Lulu — an app that allows women to rate men as if they were consumer goods, including hashtags ranging from the good (#SelfMadeMan) to the gross (#PornEducated) — has now opened up the lines of communication between female and male users. After three weeks of beta testing, the two-year-old app launched its Truth Bombs feature Wednesday, which allows men to anonymously ask women questions. This feedback just might be what they need to raise their Yelp-like score.

“This is the first time we are doing any messaging,” said Lulu co-founder Alison Schwartz. “How it works is guys can ask an anonymous question or test out a theory they want to test out with women, some sort of query, and then they get instant feedback from millions of girls.”

The new feature pointedly marks the evolving relationship Lulu has with its million-plus male users. When the app launched in Feb. 2013, it was advertised as a secret, ladies-only space to swap information about former male relations. Bros stole glances at female friends’ phones and attempted hacks to see how they were doing. After a slew of Internet backlash (and anti-Lulu petitions) deriding the app for inciting bullying and gender-based double standards, Lulu made the experience more male-friendly in 2014 by having a policy where men had to opt-in and give their full permission to be reviewed. In May, the male-outreach went a step further and Lulu allowed men to check their scores, giving them tips and affirmations. (“Girls love your kissing.”)

And now, men can go straight to the source and ask women questions. But what have the men been asking? During the beta test, these were the most popular questions verbatim (there are some pretty bad typos), some of which led to 2,500 responses, although most questions average 15 replies:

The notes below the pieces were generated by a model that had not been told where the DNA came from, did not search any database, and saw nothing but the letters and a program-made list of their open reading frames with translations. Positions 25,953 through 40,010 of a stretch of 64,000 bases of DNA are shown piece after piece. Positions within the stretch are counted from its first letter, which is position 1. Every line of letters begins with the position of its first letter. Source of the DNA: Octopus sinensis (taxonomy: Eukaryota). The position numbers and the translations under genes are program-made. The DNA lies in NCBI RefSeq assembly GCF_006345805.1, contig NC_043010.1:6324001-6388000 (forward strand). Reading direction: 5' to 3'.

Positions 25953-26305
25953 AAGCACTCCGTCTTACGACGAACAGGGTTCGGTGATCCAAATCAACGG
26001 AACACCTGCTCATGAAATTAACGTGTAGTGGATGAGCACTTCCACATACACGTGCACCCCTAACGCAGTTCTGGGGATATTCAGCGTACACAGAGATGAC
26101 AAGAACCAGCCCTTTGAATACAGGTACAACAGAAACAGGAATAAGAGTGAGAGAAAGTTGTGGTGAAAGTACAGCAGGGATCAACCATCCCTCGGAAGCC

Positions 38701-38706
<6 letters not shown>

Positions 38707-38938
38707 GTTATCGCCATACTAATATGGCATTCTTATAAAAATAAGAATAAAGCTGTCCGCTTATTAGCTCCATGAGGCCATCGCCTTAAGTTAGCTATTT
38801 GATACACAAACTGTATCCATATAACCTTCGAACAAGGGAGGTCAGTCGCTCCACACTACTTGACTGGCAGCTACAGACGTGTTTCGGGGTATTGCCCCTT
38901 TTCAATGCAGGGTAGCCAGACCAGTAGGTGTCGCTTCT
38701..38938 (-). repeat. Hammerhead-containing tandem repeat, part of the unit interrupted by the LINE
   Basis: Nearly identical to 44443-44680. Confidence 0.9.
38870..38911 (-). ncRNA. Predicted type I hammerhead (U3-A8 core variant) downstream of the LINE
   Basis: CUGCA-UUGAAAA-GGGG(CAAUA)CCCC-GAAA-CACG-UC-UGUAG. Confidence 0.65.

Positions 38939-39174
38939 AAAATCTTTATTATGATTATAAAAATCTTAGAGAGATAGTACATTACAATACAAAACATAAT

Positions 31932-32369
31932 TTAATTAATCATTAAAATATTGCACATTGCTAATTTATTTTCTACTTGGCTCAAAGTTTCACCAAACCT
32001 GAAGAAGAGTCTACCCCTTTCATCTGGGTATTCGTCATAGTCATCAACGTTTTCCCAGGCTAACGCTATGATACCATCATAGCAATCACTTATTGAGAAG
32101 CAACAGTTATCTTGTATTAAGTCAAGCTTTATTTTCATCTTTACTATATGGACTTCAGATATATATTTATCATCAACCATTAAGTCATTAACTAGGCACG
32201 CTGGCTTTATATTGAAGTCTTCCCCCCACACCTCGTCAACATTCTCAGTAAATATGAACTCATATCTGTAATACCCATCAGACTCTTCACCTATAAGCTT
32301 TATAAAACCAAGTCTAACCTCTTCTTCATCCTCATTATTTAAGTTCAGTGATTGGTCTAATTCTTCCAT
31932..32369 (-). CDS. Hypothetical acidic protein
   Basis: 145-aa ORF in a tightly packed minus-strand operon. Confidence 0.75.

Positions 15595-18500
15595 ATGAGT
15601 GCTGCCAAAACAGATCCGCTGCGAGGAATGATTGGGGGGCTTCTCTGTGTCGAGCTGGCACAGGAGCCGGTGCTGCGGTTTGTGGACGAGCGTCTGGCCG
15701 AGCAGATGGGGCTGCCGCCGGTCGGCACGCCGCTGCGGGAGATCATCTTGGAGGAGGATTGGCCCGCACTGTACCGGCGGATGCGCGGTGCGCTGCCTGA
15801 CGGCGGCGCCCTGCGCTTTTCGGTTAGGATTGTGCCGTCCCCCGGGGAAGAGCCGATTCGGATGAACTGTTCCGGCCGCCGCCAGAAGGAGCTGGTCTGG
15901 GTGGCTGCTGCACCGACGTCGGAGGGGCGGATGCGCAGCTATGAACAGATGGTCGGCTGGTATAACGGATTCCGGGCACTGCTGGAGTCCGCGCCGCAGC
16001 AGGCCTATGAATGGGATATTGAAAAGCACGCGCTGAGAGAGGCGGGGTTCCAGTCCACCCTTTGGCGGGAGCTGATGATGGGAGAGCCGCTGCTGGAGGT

1. How many guys have you slept with and how old are you… GO !
  2. What age did you loose your virginity?
  3. Do women like abs or arms more?
  4. How frequently do girls masterbate?
  5. Do girls find it attractive if a guy claims p***y is being thrown at him left and right?

Um, woah. Some of these misspelled questions about “loosing” virginity (“Freudian slip?” asked Scwhartz) are just the type of sophomoric musings you’d expect from a dude who gets to anonymously crowdsource information from anonymous women. But when asked how the women were responding to the questions, Schwartz said, “They are meaningfully answering what the guys are asking about. They are trying to be really helpful.”

And there are moderation protocols — “we have designed a product against bullying,” said Scwhartz — to keep things clean, relatively. Although of the 60,000 Truth Bombs that were asked during the three week beta test, averaging some 100 Truth Bombs an hour, only 800 were flagged.

For now, the messaging option is all anonymous and each thread is limited to one guy (the one who posed the question) and millions of female users. Although other men can view the threads, they can’t participate in the conversation.

“But we see on the app that there’s interested in moving to a one girl one guy dynamic,” said Schwartz. Could the next step in Lulu be one-on-one communication, perhaps enabling dating? “Anything is possible, but we would do that in a way that this is very true to Lulu.”

See Also:

This Map Shows What Guys Are Like in Each Major City

Rate The Date Online: Lulu App Lets Women Review Hookups